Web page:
The Egham Museums Trust
CNN  — 

Fish-tailed monkey “mermaids.” A snuff box for storing pubic hair. Enough creepy dolls to fill a haunted schoolhouse.

With their doors closed due to the pandemic, museums in the UK and beyond have been taking to Twitter to showcase the most terrifying items in their collections, and it might be enough to make you glad to be safe at home.

England’s Yorkshire Museum threw down the gauntlet on April 17 by sharing a bun of human hair which once crowned the head of a Roman woman.

Berlin’s Deutsches Historisches Museum launched itself into #CURATORBATTLE by sharing a very on-trend plague mask, while Canada’s PEI Museum led a charge of cursed children’s toys.

The PEI Museum’s one-eyed “Wheelie” boasts strange kinetic powers, England’s Norwich Castle’s tiny pincushion is filled with infant heads, while England’s Egham Museum – pictured at the top of this article – has some fine examples of “dolls to scare the bejeesus out of you.”

There was a strong showing for Fiji mermaids – a taxidermy fad for stitching together monkey-fish hybrids – with Natural Science NMS’s rose-hued lovely winning this particular beauty pageant.

Taxidermy tableaux, arguably one of the finest legacies of the Victorian era, were well represented by York Castle Museum’s claw-headed creatures playing cards and Australia’s MONA Museum’s kitten tea party.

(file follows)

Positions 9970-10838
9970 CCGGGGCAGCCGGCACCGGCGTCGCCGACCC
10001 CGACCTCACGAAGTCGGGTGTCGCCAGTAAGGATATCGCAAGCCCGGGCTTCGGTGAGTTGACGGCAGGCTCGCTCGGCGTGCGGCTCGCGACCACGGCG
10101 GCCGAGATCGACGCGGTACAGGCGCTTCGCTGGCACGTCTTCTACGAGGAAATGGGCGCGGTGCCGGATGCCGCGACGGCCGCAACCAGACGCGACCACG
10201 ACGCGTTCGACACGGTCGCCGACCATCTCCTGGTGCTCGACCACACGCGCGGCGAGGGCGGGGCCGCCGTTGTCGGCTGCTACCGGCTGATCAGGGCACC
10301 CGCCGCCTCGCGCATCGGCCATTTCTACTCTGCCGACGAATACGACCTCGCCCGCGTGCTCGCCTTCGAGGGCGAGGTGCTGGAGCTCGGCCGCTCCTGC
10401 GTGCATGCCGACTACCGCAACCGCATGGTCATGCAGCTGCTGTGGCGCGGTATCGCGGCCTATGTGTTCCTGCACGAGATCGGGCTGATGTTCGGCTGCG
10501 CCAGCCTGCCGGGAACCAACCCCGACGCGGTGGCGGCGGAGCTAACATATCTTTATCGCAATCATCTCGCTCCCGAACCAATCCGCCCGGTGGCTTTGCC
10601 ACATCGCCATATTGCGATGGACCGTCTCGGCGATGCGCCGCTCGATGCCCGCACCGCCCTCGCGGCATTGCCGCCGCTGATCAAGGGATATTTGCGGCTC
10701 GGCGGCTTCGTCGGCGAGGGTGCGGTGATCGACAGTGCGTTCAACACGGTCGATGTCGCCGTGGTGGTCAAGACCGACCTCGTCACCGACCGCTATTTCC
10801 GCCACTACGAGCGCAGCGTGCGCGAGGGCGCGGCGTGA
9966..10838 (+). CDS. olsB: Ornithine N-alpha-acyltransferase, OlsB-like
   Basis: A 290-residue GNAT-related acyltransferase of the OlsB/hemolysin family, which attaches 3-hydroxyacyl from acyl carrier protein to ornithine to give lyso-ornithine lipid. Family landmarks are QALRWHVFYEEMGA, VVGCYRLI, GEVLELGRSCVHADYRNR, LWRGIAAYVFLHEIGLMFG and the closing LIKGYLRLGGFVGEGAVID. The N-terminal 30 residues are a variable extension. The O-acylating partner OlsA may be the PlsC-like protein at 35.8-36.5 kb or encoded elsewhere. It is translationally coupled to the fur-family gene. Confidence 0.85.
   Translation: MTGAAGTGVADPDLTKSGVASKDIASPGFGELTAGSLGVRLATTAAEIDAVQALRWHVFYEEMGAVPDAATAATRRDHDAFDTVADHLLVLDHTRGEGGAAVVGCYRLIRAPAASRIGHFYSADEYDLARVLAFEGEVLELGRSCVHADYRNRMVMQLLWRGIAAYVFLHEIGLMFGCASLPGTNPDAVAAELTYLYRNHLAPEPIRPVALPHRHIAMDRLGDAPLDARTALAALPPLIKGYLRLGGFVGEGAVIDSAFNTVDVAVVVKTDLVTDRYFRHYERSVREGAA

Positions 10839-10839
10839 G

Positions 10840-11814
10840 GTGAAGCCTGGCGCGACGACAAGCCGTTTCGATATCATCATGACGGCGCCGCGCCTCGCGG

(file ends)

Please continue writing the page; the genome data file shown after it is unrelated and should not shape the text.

“Pickled stuff in jars” is a perennial favorite of connoisseurs of the weird, and Wales’ Bangor University made sure not to disappoint by offering up a double-whammy of a monkey’s head in a jar and a two-headed lamb.

Cornwall’s Museum of Witchcraft, meanwhile, carried on the uncanny theme with a fox wearing a human death mask.

The Yorkshire Museum has been running its Curator Battles on a weekly basis, with another epic showdown scheduled for this Friday. The museum’s communication manager, Lee Clark, tells CNN Travel that its Twitter account has gained 2,600 new followers in the past few days.

So who’s the winner of this impressive battle? It’s clearly us readers, who – while museums worldwide have had to shut up shop – can still peruse pictures of snaggle-toothed rat creatures and woodwormed ventriloquist’s dummies.

The Yorkshire Museum, and all the other institutions who’ve been working hard to keep us creepily entertained during these weirdest of times, welcomes your donations.

After all, Penshurst Place’s bear needs your pennies to fund its drinking habit.